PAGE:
Puerto Rico manufacturing PMI jumped to 52.8 in Feb.

Written by  //  April 2, 2014  //  Manufacturing  //  No comments

PMI is calculated as the simple average of five sub‐indexes, representing different business conditions in manufacturing establishments: new orders PMI, production PMI, employment PMI, supplier deliveries PMI, and own inventories PMI.

PMI is calculated as the simple average of five sub‐indexes, representing different business conditions in manufacturing establishments: new orders PMI, production PMI, employment PMI, supplier deliveries PMI, and own inventories PMI.

Puerto Rico’s Purchasing Managers Index for the manufacturing sector increased to 52.8 in February, vaulting over the 50-point threshold after two consecutive months of falling short, the report released Tuesday by the Puerto Rico Institute of Statistics revealed.

A reading above the threshold level of 50 suggests an expansion in the manufacturing sector with respect to the previous month.

“All of the sub‐indexes rose when compared to their January reading, and all of the sub‐indexes, except for the employment sub‐index, were above the threshold level in February,” the report said. “This month, in response to recommendations from manufacturers, an experimental question regarding manufacturing downtime was added and the survey results indicate that almost 30 percent experienced greater downtime during February as compared to January.”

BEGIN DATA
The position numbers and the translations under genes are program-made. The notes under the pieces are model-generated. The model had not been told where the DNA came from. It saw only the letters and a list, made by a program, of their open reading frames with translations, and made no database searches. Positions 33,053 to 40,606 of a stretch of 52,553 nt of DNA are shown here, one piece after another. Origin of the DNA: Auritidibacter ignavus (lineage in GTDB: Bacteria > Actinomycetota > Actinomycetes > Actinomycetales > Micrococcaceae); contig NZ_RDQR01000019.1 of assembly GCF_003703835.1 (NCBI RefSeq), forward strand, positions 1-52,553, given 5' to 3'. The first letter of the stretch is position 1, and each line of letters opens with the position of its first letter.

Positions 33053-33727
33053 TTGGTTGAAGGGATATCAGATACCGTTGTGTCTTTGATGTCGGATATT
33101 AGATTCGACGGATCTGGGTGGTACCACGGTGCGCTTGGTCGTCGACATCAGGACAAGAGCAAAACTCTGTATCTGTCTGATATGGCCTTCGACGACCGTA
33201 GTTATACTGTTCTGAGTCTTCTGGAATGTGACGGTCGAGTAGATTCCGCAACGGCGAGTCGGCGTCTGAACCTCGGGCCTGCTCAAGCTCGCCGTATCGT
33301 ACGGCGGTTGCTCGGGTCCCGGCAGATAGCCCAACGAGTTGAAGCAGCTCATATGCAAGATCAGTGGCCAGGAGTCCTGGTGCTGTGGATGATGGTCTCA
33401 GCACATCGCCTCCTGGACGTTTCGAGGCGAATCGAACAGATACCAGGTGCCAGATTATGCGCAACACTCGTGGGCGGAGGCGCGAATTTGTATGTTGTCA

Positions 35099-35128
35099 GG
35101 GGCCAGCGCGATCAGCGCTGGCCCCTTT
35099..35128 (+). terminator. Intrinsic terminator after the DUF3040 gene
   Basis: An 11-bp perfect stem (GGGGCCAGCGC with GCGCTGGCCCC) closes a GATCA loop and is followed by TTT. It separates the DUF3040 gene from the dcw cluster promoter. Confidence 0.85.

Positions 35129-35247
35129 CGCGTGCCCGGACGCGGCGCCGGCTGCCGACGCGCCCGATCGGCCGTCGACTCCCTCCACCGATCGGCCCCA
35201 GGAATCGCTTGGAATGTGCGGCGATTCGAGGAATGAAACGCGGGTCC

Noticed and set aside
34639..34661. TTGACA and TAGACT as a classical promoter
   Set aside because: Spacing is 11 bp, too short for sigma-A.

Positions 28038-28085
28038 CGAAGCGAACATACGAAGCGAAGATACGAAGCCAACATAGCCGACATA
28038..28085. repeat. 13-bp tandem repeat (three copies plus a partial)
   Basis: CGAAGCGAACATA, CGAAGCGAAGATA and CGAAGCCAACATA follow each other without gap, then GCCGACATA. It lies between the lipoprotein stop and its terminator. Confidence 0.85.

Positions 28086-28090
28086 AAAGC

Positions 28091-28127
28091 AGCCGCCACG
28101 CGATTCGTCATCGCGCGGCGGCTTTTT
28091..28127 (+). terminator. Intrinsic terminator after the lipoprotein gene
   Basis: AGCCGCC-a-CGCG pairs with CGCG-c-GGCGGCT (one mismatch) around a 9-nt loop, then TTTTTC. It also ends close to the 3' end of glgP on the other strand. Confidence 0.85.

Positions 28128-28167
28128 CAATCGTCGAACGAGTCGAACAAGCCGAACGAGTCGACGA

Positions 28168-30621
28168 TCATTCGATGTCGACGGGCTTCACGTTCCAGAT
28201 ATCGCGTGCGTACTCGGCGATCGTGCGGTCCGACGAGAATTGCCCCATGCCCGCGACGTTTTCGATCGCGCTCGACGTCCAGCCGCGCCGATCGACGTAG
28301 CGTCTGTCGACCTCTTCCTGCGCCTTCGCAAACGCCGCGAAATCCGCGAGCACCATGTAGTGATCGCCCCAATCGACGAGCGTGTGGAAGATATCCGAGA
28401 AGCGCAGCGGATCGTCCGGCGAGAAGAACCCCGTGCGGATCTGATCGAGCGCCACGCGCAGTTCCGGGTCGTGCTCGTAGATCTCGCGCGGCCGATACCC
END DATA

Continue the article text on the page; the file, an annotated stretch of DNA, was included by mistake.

The PRM‐PMI has been at or above the threshold level in 34 of the 46 months since the survey was first unveiled as the result of a joint collaborative project by the Puerto Rico Manufacturers Association, Scotiabank, and the Puerto Rico Institute of Statistics.

“The PRM‐PMI is currently available only on a non‐seasonally adjusted basis, which means that seasonal fluctuations can affect its performance,” the Institute said.

PMI is calculated as the simple average of five sub‐indexes, representing different business conditions in manufacturing establishments: new orders PMI, production PMI, employment PMI, supplier deliveries PMI, and own inventories PMI.

In terms of new orders, the PMI surged to 51.7 in February, after remaining below the threshold level for two consecutive months. The production PMI jumped to 56.9, after also remaining below the threshold level for two consecutive months.

Meanwhile, the employment PMI edged up to 46.6 in February, but remained below the threshold level for the third consecutive month. In February, the supplier deliveries PMI rose from the threshold level to 56.9.

Finally, the own inventories PMI (NSA) rose above the threshold level to 51.7 in February, after remaining below the threshold level for two consecutive months.

The PRM‐PMI measures short‐run business conditions in Puerto Rico’s manufacturing sector, and provides a broad‐based metric for the productive side of Puerto Rico’s economy. It is currently in a testing phase to ensure a reliable methodology.

Survey participants include manufacturing establishments with 50 or more employees that are PRMA members.

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